However, it is worth asking if this is a real donation or is rather the purchase of citizenship. If the latter, one might expect the IRS to say that using appreciated crypto for the purchase triggers U.S. taxes. Remember, the IRS is still very much on the hunt for taxpayers not paying taxes on crypto.
Having a second passport would be nice, but what about people who decide to give up American citizenship along with U.S. taxes?
Ironically, that can bring yet another tax: the U.S. exit tax. To exit, you must prove five years of IRS tax compliance, and getting into IRS compliance can be expensive and worrisome. If you have a net worth greater than $2 million, or have average annual net income tax for the five previous years of $171,000 or more, you can pay an exit tax. It is a capital gain tax, calculated as if you sold your property when you left. A long-term resident giving up a Green Card can be required to pay the exit tax too.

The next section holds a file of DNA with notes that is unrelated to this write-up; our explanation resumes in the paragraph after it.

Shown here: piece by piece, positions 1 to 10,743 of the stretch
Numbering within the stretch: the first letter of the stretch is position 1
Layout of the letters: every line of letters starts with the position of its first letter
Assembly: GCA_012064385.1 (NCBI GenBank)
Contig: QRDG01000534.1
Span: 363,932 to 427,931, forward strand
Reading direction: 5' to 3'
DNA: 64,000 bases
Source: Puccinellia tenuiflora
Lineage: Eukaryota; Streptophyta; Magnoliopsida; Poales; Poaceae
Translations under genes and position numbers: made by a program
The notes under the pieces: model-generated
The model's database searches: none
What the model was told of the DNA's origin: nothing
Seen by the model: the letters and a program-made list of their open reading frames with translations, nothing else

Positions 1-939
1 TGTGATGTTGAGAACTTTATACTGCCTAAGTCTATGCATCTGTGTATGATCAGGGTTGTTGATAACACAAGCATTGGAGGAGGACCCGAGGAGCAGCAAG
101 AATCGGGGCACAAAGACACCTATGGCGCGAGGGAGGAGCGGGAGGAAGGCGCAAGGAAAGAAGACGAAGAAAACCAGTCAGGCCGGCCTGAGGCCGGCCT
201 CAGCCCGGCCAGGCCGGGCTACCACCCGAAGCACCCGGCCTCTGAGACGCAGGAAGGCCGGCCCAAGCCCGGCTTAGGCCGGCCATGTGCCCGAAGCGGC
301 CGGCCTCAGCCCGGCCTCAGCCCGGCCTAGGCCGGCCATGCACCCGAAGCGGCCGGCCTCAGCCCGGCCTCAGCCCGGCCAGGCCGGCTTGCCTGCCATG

Most people exiting the U.S. arrange gifts, use formal valuations, pre-exit sales, and devise other plans to try to avoid or minimize their exit tax. But heck, if you do have to pay exit tax, perhaps you could pay with crypto? Well, as long as it was clear that the crypto would not trigger even more tax…
This article is for general information purposes and is not intended to be and should not be taken as legal advice.
The views, thoughts and opinions expressed here are the author’s alone and do not necessarily reflect or represent the views and opinions of Cointelegraph.
Robert W. Wood is a tax lawyer representing clients worldwide from the office of Wood LLP in San Francisco, where he is a managing partner. He is the author of numerous tax books and frequently writes about taxes for Forbes, Tax Notes and other publications.